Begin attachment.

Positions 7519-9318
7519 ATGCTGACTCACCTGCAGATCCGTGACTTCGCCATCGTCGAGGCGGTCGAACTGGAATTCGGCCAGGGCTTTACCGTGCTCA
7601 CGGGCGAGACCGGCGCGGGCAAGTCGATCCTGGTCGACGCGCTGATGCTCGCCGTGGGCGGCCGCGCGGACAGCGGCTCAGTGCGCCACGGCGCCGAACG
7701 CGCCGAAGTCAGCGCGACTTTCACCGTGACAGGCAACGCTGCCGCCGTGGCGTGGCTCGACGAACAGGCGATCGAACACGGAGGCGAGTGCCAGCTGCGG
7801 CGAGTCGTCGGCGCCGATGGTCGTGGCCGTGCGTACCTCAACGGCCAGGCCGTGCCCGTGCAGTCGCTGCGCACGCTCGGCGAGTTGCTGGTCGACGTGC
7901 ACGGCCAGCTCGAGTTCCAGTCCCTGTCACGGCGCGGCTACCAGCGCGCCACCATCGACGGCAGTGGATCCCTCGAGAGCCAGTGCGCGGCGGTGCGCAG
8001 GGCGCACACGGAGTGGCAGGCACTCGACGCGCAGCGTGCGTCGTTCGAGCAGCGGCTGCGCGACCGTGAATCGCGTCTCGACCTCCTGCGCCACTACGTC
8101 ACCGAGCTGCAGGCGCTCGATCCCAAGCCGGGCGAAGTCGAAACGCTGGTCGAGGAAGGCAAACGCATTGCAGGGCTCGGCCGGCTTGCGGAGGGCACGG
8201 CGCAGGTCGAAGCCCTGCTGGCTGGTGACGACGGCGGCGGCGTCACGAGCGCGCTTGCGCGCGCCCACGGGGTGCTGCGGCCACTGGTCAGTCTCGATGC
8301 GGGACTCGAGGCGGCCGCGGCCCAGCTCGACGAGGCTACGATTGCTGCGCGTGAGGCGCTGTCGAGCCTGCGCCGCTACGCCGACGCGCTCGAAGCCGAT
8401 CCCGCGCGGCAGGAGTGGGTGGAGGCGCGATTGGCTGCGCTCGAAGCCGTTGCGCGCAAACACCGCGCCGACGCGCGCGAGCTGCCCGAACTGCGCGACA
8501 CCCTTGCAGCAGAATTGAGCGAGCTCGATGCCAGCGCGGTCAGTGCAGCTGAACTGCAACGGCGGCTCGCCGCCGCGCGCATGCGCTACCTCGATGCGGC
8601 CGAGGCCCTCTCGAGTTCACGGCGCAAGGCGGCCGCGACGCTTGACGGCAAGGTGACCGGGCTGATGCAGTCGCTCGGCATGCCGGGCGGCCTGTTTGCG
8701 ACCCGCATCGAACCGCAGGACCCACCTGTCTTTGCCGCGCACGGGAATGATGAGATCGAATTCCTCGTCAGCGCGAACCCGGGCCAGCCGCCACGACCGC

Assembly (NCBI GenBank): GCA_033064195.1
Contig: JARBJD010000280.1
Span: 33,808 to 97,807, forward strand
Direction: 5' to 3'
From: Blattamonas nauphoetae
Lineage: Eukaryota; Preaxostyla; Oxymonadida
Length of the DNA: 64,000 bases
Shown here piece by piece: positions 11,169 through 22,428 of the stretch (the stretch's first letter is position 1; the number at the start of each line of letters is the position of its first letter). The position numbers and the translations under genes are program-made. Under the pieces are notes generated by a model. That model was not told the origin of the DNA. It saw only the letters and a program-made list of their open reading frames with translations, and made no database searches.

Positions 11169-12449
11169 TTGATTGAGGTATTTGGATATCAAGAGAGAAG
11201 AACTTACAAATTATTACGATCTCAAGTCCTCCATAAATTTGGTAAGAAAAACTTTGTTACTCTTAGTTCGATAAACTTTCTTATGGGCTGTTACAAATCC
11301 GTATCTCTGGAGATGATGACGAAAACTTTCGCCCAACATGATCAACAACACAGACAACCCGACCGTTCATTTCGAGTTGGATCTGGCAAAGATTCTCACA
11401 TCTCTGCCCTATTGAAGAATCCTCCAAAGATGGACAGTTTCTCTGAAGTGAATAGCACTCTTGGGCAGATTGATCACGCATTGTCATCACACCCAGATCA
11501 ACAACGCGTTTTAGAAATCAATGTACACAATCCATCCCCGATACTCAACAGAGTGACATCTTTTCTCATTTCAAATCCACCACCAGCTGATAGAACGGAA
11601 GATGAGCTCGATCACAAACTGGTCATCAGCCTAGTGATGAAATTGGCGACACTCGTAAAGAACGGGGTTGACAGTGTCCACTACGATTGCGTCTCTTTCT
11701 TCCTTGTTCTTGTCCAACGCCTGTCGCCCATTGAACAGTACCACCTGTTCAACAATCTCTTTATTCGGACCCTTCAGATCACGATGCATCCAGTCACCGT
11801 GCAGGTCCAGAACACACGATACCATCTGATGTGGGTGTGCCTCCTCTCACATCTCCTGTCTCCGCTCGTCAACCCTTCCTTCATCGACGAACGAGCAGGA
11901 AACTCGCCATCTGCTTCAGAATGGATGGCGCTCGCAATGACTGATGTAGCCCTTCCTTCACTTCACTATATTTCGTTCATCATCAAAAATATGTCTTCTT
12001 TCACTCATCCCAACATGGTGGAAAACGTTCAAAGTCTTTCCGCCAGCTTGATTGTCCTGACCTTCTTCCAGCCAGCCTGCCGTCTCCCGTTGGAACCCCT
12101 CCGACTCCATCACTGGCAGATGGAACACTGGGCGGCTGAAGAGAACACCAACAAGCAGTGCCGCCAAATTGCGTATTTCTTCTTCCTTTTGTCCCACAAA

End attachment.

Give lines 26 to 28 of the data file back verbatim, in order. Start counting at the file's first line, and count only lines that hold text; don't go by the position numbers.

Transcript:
11301 GTATCTCTGGAGATGATGACGAAAACTTTCGCCCAACATGATCAACAACACAGACAACCCGACCGTTCATTTCGAGTTGGATCTGGCAAAGATTCTCACA
11401 TCTCTGCCCTATTGAAGAATCCTCCAAAGATGGACAGTTTCTCTGAAGTGAATAGCACTCTTGGGCAGATTGATCACGCATTGTCATCACACCCAGATCA
11501 ACAACGCGTTTTAGAAATCAATGTACACAATCCATCCCCGATACTCAACAGAGTGACATCTTTTCTCATTTCAAATCCACCACCAGCTGATAGAACGGAA